Meta menu:

From here, you can access the Emergencies page, Contact Us page, Accessibility Settings, Language Selection, and Search page.

Open Menu

Research projects

You are here:

1. AT2 receptor stimulation by aneurysm

Project leader: Elena Kaschina

Abdominal aortic aneurysm (AAA) is a common vascular disorder, which causes significant mortality. We are interested in the role of the renin-angiotensin-aldosterone system (RAAS) in aneurysm formation. In previous studies, we could show an effective reduction of aortic diameter in experimental AAA after treatment with the AT1 receptor (AT1R) antagonist telmisartan. Angiotensin AT2 receptor (AT2R) activation often promotes opposing effects to those of the AT1R such as anti-inflammation, vasodilatation and inhibition of cell proliferation. Therefore, we explored the effects of AT2R activation by AAA. To this purpose, we applied the selective nonpeptide AT2R agonist, Compound 21, for the treatment of experimental AAA.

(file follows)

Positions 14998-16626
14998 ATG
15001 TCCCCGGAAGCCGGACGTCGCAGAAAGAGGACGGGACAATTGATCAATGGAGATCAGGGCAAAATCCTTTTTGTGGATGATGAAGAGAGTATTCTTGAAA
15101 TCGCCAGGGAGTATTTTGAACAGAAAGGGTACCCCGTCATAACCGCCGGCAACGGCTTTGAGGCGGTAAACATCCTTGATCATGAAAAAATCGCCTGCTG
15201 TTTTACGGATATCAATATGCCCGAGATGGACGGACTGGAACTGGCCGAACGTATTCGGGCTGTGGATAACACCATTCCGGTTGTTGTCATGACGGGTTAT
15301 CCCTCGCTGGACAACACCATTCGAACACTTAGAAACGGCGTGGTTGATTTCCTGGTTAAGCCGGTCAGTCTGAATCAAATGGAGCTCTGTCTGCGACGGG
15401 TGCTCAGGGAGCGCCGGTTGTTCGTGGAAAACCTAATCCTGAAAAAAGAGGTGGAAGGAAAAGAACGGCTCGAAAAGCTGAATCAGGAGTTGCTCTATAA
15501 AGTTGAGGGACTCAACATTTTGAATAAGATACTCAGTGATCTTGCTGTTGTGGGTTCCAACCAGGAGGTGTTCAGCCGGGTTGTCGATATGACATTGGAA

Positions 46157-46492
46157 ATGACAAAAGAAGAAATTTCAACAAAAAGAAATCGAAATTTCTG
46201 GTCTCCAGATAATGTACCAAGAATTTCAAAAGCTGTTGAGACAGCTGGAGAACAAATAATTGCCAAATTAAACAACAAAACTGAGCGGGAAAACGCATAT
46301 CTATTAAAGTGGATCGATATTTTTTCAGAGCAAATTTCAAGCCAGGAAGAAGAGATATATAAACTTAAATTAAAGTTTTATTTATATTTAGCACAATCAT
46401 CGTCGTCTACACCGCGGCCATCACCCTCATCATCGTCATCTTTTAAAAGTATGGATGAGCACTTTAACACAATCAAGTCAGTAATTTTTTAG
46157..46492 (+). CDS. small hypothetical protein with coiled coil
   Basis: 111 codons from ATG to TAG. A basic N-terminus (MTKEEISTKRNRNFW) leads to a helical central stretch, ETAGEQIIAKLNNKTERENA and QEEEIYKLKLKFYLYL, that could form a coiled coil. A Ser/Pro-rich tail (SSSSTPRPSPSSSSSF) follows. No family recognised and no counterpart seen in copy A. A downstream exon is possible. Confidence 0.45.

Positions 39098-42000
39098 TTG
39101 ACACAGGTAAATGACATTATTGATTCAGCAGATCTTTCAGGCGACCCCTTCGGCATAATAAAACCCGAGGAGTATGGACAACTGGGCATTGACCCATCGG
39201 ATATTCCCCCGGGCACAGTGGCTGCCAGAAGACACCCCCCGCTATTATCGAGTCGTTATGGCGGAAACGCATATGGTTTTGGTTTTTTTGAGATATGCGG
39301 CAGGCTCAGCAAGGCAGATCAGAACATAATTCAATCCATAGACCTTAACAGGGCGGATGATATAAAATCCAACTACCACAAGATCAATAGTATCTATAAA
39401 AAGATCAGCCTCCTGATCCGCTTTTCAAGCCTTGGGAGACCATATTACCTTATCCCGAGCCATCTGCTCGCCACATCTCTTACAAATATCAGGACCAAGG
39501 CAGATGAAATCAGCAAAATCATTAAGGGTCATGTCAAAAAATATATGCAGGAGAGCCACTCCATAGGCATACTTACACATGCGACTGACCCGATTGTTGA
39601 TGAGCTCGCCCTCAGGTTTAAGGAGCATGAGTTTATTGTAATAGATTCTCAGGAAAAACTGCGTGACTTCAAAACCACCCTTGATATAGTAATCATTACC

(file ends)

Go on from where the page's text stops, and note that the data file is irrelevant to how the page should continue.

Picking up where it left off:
2. Cannabinoid CB1 and CB2 receptors in vascular remodeling

Project leader: Elena Kaschina

The endocannabinoid system plays a pivotal role in cardiovascular regulation. Both endocannabinoids and their receptors, CB1 and CB2, are present in the heart and vessels. Our previous findings demonstrated the protective role of the CB1 receptor inhibition in the heart. Blocking of this receptor improved cardiac functions in the early and late stages after myocardial infarction. Pharmacological regulation of cannabinoid receptors may also be important for the treatment of vascular diseases. Therefore, in the current project we want to investigate the impact of CB1 and CB2 receptors in prevention of pathological processes in vessels such as proteolysis, cell death, extracellular matrix degradation and remodeling.



3. Selective sodium-glucose cotransporter 2 (SGLT2) inhibition by Empagliflozin in the heart

Project leader: Elena Kaschina

Sodium-glucose cotransporters (SGLTs) mediate cotransport of glucose with sodium in mammalian cells. Recently, SGLT2s have attracted attention for their role in cardiac protection because their inhibition with empagliflozin by patients with diabetes mellitus type 2 reduced hospitalization rates due to heart failure. Thus, SGLT2 inhibitors not only improve the blood glucose level, but also show cardiovascular and renal protective effects irrespective of glucose reduction. Modulation of SGLT2 signalling may offer new perspectives for treatment of coronary heart disease and heart failure. However, the cardioprotective mechanisms of SGLT2 inhibitors are not completely understood because SGLT2 is not expressed in the heart. We aim to explore the cardiac effects of empagliflozin and the underlying mechanisms of its action.